23/01/2018 - 15:37

Dawson reveals review reasoning

23/01/2018 - 15:37

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Environment Minister Stephen Dawson has disclosed that the review he has requested into Chevron’s Wheatstone project was in response to the removal of abatement conditions by the previous government.

Dawson reveals review reasoning
Stephen Dawson says the EPA will review the adequacy of the environmental condition.

Environment Minister Stephen Dawson has disclosed that the review he has requested into Chevron’s Wheatstone project was in response to the removal of abatement conditions by the previous government.

A spokesperson for Mr Dawson said the EPA would review the adequacy of the environmental condition governing emissions from the plant to ensure the project met contemporary standards.

Chevron requested changes to its ministerial conditions at the time of the Commonwealth’s Clean Energy Act (2011),” the spokesperson said. 

“Given the Clean Energy Act was repealed in 2014, it is appropriate that Wheatstone is re-examined in lieu of fixed carbon pricing in Australia.

“The EPA will now carry out an inquiry into the current greenhouse gas condition placed on the project to ensure it is in line with contemporary best practice.”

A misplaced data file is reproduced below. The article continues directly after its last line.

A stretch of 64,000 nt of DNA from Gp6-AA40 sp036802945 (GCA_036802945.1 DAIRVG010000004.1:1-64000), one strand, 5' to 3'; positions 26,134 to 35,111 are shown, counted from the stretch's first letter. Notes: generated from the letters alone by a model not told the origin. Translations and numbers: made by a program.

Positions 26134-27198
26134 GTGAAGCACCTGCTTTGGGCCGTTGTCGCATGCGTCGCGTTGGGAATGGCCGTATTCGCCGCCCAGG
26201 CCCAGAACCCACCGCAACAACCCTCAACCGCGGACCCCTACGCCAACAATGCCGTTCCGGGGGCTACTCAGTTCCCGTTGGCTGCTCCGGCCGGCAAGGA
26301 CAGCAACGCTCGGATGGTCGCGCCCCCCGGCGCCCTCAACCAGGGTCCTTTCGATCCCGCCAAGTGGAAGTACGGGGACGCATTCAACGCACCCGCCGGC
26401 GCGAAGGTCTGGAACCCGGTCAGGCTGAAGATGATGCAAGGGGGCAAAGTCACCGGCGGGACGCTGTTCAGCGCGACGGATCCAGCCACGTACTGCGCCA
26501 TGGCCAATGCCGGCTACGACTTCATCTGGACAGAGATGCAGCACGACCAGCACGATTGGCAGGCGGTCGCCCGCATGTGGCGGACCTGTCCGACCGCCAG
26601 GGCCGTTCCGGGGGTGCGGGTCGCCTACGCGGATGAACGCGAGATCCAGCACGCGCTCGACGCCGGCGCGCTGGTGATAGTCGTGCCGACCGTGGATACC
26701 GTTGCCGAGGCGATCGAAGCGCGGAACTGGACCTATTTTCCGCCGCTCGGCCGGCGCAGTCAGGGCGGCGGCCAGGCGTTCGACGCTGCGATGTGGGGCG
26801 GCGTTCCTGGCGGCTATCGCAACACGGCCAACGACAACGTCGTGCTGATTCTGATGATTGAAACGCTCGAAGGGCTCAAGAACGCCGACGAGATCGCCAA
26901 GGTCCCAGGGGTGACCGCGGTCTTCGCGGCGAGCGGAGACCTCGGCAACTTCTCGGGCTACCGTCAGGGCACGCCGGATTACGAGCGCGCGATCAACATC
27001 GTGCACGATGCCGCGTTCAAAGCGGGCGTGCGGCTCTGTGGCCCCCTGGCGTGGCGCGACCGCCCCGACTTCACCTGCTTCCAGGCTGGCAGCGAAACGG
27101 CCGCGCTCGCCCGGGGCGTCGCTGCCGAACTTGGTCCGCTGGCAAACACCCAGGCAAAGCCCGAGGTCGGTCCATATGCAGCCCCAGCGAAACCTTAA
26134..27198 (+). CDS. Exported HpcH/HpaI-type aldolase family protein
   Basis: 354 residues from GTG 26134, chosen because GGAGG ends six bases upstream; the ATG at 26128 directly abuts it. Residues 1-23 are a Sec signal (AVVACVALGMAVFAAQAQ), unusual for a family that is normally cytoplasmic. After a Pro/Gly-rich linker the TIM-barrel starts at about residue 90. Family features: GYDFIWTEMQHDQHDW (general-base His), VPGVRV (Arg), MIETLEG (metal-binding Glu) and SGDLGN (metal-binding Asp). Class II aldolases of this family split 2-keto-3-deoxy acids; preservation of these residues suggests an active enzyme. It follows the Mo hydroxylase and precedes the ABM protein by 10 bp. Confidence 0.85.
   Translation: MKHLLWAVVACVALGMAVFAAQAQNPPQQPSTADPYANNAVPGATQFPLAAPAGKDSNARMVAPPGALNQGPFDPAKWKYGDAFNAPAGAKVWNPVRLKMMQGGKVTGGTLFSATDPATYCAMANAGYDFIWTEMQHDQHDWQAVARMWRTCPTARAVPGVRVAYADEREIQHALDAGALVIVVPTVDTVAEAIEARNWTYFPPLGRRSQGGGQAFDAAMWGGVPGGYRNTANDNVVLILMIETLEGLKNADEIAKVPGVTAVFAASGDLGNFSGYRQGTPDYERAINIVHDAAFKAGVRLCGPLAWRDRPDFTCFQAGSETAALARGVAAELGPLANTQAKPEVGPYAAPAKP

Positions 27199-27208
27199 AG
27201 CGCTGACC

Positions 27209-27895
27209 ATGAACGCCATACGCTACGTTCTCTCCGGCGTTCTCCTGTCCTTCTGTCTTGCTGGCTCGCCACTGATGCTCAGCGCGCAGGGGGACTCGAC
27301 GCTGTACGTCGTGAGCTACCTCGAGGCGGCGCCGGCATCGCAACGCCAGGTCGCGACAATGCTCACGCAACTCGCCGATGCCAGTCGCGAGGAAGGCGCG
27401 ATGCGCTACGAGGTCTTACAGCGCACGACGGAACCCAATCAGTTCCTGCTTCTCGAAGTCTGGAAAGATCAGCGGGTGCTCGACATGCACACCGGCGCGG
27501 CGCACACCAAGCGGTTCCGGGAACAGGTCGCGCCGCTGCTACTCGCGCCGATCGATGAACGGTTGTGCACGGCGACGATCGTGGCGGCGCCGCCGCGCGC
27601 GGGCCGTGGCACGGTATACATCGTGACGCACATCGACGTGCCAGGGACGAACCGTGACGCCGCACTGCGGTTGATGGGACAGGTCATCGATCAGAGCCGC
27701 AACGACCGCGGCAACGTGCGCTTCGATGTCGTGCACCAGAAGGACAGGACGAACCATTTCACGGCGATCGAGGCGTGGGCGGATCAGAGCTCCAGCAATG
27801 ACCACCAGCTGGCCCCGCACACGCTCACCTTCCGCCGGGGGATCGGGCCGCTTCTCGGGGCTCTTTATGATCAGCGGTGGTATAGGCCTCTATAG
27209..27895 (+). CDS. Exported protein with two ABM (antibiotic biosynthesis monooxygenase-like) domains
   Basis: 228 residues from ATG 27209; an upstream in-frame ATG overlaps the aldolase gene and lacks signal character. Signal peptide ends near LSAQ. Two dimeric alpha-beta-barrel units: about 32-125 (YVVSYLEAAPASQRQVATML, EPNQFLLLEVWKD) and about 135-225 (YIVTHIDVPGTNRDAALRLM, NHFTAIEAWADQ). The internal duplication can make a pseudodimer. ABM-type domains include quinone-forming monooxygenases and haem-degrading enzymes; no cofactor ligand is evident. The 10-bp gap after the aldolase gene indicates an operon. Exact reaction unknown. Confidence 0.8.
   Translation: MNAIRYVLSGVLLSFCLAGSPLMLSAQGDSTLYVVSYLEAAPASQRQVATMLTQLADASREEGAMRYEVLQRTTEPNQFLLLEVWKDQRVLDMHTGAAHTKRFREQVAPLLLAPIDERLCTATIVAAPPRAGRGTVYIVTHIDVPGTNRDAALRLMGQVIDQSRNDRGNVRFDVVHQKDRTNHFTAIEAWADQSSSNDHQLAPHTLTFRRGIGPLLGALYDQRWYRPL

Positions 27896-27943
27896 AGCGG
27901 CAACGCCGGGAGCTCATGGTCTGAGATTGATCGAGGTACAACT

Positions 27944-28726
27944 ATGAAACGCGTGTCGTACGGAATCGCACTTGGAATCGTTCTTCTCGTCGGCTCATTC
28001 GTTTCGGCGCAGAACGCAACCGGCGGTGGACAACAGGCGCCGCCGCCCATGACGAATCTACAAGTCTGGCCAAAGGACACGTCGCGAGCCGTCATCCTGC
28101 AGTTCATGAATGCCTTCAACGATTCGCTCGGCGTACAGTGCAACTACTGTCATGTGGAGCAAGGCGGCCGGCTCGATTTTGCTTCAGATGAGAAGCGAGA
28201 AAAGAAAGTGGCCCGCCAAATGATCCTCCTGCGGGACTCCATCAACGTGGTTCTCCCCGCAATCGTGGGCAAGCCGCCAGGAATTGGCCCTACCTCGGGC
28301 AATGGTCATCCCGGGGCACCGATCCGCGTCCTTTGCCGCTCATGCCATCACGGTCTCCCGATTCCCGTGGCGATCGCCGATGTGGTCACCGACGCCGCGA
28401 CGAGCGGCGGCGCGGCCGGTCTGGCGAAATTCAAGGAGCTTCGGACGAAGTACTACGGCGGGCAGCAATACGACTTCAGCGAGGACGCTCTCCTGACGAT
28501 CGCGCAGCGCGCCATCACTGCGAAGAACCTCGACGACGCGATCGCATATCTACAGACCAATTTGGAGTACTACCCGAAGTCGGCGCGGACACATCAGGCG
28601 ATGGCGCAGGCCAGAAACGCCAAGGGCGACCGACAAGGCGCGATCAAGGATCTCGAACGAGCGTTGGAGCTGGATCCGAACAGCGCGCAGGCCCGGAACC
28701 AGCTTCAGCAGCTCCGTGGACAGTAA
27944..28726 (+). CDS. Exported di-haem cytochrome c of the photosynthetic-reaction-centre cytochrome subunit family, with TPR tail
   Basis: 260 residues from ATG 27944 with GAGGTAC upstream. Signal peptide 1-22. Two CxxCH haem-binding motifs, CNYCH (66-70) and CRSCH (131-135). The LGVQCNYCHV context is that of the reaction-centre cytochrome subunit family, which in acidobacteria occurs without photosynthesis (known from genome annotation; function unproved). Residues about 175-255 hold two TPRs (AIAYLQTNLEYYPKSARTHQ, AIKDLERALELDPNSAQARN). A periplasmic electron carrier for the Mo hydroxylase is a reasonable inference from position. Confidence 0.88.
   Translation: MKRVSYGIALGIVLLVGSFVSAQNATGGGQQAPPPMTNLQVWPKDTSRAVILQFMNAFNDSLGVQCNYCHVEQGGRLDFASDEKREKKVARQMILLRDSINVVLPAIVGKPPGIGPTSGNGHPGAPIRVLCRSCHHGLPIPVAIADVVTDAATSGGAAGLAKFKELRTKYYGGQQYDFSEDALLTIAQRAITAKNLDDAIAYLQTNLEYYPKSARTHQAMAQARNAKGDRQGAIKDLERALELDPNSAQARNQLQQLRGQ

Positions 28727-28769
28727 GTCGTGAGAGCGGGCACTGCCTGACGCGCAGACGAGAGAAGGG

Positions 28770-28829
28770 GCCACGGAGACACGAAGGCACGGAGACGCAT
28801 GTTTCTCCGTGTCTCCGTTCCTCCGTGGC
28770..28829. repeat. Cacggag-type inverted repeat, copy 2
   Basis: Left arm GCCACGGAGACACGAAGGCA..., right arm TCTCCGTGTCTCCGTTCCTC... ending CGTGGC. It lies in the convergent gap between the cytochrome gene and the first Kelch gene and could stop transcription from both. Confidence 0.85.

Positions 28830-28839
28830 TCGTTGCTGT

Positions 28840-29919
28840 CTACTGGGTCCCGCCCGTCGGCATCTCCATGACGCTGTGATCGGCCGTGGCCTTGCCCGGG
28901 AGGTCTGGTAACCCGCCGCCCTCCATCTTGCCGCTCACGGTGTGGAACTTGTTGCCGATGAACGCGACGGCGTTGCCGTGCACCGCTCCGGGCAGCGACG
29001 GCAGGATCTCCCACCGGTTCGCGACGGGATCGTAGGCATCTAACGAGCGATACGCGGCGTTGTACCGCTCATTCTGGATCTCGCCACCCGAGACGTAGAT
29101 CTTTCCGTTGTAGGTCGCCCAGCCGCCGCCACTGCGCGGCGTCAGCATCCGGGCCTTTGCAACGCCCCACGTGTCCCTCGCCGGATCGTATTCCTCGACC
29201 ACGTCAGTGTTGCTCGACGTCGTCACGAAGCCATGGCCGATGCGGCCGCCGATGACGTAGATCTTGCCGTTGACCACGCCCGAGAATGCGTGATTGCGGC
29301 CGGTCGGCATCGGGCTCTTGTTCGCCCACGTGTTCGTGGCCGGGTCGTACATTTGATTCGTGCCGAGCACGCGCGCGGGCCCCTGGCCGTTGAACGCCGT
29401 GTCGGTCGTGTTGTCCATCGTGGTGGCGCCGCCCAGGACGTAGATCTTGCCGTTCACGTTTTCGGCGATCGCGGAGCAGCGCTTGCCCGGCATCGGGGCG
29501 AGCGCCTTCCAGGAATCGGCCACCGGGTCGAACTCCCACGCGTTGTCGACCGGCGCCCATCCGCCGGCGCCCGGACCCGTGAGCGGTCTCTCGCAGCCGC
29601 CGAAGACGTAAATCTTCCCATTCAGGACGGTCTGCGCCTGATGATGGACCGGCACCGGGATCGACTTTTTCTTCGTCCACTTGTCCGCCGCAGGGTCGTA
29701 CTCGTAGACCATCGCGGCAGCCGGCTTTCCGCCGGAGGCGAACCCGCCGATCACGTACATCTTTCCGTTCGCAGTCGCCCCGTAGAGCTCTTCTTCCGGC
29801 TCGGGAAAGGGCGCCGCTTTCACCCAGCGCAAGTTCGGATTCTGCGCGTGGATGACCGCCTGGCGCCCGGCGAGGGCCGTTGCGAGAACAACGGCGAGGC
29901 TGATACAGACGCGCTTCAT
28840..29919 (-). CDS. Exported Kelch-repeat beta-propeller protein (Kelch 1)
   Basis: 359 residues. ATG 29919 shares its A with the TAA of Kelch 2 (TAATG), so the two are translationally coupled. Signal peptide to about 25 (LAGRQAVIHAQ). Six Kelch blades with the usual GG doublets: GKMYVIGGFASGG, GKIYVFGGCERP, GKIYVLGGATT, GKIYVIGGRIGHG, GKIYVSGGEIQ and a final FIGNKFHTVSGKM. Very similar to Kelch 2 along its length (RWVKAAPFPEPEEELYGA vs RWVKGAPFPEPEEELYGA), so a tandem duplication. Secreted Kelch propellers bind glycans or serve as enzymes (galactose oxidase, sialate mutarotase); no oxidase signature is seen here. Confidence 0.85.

Original environmental approval for the project was issued in 2011.

In 2012, Chevron requested a review of its original Wheatstone greenhouse gas conditions when the Commonwealth’s Clean Energy Act 2011 came into effect. 

As a result of this review, the Barnett government removed all GHG conditions except retaining an annual reporting mechanism of GHG emissions.   

This meant that Chevron had no substantive state GHG abatement conditions on its Wheatstone project. 

The Clean Energy Bill was repealed in 2014 and no subsequent action was taken by the previous government to restore the original conditions.

Chevron said yesterday it was disappointed with the review.

"Chevron is disappointed by the WA government’s recent direction to the EPA regarding the Ministerial Conditions given emissions from the Wheatstone Project are regulated by the Australian government’s Safeguard Mechanism," a spokesperson said.

"Chevron continues to work with government to support a single and consistent national approach to managing greenhouse gas emissions."

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